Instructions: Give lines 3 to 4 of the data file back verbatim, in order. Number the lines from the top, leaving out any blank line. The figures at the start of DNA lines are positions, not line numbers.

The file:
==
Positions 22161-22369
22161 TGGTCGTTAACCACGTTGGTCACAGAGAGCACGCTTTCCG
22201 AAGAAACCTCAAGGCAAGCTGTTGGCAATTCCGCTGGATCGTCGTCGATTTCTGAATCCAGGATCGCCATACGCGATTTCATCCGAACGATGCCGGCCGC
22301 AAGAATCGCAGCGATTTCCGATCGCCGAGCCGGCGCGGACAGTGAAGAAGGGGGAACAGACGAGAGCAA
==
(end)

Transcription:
22201 AAGAAACCTCAAGGCAAGCTGTTGGCAATTCCGCTGGATCGTCGTCGATTTCTGAATCCAGGATCGCCATACGCGATTTCATCCGAACGATGCCGGCCGC
22301 AAGAATCGCAGCGATTTCCGATCGCCGAGCCGGCGCGGACAGTGAAGAAGGGGGAACAGACGAGAGCAA